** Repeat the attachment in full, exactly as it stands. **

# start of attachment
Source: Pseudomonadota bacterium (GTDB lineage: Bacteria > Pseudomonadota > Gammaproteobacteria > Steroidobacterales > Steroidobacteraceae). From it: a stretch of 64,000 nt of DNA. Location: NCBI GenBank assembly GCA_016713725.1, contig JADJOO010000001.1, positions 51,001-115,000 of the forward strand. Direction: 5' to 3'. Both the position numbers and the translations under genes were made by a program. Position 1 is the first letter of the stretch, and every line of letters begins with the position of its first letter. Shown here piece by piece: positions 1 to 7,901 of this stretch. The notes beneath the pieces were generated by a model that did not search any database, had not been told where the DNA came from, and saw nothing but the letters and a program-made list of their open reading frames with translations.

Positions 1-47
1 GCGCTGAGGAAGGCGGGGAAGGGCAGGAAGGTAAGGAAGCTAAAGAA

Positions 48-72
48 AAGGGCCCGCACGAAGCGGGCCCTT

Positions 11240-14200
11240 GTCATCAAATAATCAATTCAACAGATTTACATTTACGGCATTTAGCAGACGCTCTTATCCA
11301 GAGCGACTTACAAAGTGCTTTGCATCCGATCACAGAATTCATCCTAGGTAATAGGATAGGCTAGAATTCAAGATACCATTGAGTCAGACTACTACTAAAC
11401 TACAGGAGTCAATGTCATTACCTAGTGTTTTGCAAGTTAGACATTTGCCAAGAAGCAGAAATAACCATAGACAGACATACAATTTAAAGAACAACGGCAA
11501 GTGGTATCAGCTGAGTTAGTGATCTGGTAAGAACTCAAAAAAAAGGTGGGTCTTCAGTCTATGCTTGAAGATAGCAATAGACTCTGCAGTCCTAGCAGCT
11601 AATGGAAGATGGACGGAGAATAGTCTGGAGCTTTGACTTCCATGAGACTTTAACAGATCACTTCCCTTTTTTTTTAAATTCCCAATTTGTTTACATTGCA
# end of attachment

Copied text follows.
Source: Pseudomonadota bacterium (GTDB lineage: Bacteria > Pseudomonadota > Gammaproteobacteria > Steroidobacterales > Steroidobacteraceae). From it: a stretch of 64,000 nt of DNA. Location: NCBI GenBank assembly GCA_016713725.1, contig JADJOO010000001.1, positions 51,001-115,000 of the forward strand. Direction: 5' to 3'. Both the position numbers and the translations under genes were made by a program. Position 1 is the first letter of the stretch, and every line of letters begins with the position of its first letter. Shown here piece by piece: positions 1 to 7,901 of this stretch. The notes beneath the pieces were generated by a model that did not search any database, had not been told where the DNA came from, and saw nothing but the letters and a program-made list of their open reading frames with translations.

Positions 1-47
1 GCGCTGAGGAAGGCGGGGAAGGGCAGGAAGGTAAGGAAGCTAAAGAA

Positions 48-72
48 AAGGGCCCGCACGAAGCGGGCCCTT

Positions 11240-14200
11240 GTCATCAAATAATCAATTCAACAGATTTACATTTACGGCATTTAGCAGACGCTCTTATCCA
11301 GAGCGACTTACAAAGTGCTTTGCATCCGATCACAGAATTCATCCTAGGTAATAGGATAGGCTAGAATTCAAGATACCATTGAGTCAGACTACTACTAAAC
11401 TACAGGAGTCAATGTCATTACCTAGTGTTTTGCAAGTTAGACATTTGCCAAGAAGCAGAAATAACCATAGACAGACATACAATTTAAAGAACAACGGCAA
11501 GTGGTATCAGCTGAGTTAGTGATCTGGTAAGAACTCAAAAAAAAGGTGGGTCTTCAGTCTATGCTTGAAGATAGCAATAGACTCTGCAGTCCTAGCAGCT
11601 AATGGAAGATGGACGGAGAATAGTCTGGAGCTTTGACTTCCATGAGACTTTAACAGATCACTTCCCTTTTTTTTTAAATTCCCAATTTGTTTACATTGCA